Development environment setup

No, I am not talking about luxurious battle station set up with StreamDecks, DSLR cameras, lighting, RGB keyboards, etc. Someday, maybe, when I am smart enough to figure out all the audio visual stuff. What I am talking about though is the setup for my development on my machine.

Couple of things I am working with:

  • Visual Studio Code Insiders Edition
  • Visual Studio 2019 Enterprise Edition
  • Azure Data Studio
  • SQL Server Management Studio
  • Docker Desktop (running under WSL2, not that I needed WSL2, I just thought it might be worth trying out)
  • Windows Terminal
  • Git for Windows

Visual Studio Code

The not so new kid on the block. I find the extensions really good. There seems to be a bunch of investment in this tool. It covers a really wide range of uses for what I do. Download it here: Visual Studio Code

Visual Studio 2019

Look I haven’t used this in a while. If I actively start working with it again, I will loop back on this. I generally don’t do much customisation with Visual Studio. I do generally make sure that I have it geared for Azure, Database Projects, and either C# or Python development. I find it does most of what I need to do out the box.

Azure Data Studio

The data sister of Visual Studio Code. Makes sense to have. Get started here: Azure Data Studio

SQL Server Management Studio

Ye old SSMS. This has been my world for the past few years as a SQL Server DBA and Consultant. Download it over here: SQL Server Management Studio

Docker Desktop

Containers are a hot topic. An area that I am looking to explore a little more. Thankfully, the team at Docker make it really easy to get up an running on my Windows machine. Get started over here: Docker Desktop

Windows Terminal

I love this thing. I was not a “command line guy”. The more I work in The Cloud, the more I find myself enjoying it. Considering I spend more time there, why not make it pretty 🦋. At this point I welcomed Scott Hanselman’s Pretty Prompt post, go check it out. Get started here: Windows Terminal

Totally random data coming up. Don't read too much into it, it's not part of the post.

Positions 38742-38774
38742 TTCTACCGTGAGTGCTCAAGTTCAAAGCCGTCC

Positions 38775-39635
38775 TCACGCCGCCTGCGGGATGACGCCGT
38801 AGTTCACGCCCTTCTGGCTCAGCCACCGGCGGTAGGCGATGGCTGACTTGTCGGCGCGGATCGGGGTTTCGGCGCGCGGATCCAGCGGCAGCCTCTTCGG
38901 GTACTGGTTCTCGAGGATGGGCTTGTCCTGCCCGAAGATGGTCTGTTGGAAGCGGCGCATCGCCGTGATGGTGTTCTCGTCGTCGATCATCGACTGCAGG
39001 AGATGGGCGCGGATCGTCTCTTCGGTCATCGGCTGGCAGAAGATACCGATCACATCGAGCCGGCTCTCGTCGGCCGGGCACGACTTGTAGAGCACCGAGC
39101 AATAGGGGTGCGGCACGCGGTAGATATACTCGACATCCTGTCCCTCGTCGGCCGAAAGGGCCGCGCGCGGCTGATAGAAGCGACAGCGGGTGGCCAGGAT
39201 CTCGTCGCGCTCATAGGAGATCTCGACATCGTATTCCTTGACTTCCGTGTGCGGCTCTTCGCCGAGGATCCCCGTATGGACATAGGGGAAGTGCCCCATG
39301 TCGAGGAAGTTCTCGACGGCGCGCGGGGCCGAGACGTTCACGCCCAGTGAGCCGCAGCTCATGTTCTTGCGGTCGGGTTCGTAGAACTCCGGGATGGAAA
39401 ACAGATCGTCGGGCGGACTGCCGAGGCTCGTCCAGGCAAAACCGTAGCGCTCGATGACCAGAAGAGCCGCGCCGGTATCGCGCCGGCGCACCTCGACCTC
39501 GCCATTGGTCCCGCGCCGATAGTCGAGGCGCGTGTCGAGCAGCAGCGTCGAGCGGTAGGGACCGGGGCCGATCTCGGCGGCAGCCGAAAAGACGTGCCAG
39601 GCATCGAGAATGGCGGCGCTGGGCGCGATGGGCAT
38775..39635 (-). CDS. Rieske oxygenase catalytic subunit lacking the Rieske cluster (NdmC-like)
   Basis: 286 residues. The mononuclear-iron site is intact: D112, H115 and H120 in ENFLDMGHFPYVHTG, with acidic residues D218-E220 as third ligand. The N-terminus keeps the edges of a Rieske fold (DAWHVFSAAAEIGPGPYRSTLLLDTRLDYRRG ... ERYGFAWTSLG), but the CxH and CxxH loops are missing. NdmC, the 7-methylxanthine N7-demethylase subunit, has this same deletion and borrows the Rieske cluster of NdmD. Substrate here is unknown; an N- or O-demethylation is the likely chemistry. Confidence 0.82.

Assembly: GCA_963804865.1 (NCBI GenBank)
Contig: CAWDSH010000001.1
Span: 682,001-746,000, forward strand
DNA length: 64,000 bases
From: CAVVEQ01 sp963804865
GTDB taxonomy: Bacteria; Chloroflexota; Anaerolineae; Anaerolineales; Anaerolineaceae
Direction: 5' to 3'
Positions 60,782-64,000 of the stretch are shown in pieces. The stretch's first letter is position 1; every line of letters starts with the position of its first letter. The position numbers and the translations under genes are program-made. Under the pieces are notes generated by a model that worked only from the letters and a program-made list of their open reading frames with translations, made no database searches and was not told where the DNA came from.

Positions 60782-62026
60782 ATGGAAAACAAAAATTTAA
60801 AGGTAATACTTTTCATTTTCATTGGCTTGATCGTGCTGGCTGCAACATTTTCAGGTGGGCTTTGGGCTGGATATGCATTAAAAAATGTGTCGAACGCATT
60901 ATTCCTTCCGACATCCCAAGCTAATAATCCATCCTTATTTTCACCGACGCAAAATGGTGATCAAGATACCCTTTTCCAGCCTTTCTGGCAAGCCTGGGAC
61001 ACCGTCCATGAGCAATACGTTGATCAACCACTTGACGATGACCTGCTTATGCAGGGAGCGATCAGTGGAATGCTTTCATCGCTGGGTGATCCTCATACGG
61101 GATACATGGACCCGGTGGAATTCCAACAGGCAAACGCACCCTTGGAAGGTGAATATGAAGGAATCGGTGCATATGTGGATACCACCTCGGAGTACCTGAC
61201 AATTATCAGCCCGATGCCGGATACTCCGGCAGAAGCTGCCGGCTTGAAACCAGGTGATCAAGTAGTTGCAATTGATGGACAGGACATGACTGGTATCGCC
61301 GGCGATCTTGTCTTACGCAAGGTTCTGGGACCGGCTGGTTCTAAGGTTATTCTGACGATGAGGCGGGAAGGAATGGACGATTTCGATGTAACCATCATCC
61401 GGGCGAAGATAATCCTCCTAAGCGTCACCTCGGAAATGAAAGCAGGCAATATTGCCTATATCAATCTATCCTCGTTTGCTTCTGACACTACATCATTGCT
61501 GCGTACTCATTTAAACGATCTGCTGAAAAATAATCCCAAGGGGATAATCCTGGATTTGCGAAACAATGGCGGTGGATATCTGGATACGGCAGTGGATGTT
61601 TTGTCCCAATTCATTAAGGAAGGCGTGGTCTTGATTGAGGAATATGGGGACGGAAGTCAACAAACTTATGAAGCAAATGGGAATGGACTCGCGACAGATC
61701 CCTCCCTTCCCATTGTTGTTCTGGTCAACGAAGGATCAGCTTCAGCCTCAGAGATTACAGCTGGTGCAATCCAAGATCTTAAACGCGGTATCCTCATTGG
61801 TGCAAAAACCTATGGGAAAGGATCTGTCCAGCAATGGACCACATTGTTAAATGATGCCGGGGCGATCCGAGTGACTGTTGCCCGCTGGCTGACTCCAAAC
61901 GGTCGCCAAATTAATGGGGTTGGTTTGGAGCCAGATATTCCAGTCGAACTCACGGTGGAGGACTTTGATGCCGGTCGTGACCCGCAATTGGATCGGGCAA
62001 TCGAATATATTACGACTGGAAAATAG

Git for Windows

Git for Windows. VSCode does have Git integrated, I have this for some other reasons.

That’s pretty much if for now. I used to use Notepad++ but I found that I can do most of what I wanted with VSCode.

Real projects

I have been working with relational databases, specifically SQL Server, for a while now. It’s not fun having a bicycle shop that loses money as the primary example database for me to play with. It doesn’t really let me work on something with a reasonable amount of data. Or even tackle a end-to-end solution, because the thing is already in the end state. For a long time I wondered how I can build something realistic to take “real” data and factor it into a solution. Not that the solution will be the greatest, but it is meant as a learning exercise. Who knows what could happen next, I see, learn from and work with very talented people everyday across the interwebz.

The plan

  1. Get a development environment set up.
  2. Pick a topic or architecture
  3. Find supporting services or data. Think public data sets.
  4. Get a source code repo going.
  5. Set up a way to track my work and manage deployments.
  6. Start building a minimal viable product and keep it going.
  7. Monitor it, optimise it, extend it, enhance it, energise it 🛸.
  8. Learns all the things.. ok maybe not all, but something..


Well, things move so quickly in the tech world today. I have a tough time keeping up. I didn’t go to university, I didn’t start out in IT (or even a inclination to be in it), and there are a bunch of other reasons why I landed the role of impostor syndrome in every job I had so far. I think there are very many people in that same boat, we might be sharing a seat. By God’s grace many people showed me mercy as I started in this industry, and many who I look up to. With this approach I get to continually build something end-to-end learning as I go. More importantly I try give back what I learn. Whether it’s setting up an IDE, learning more about source control, dealing with CI/CD issues, and expanding my skills in optimisation. This way I set up a tangible and long-lived learning experience that I pray others can use and learn from. It’s going to be raw, it’s new, it is a bit scary for me, but I hope you enjoy it.

That being said. Let’s get to it.

Want to keep track of my progress? Take a look at my project tracking.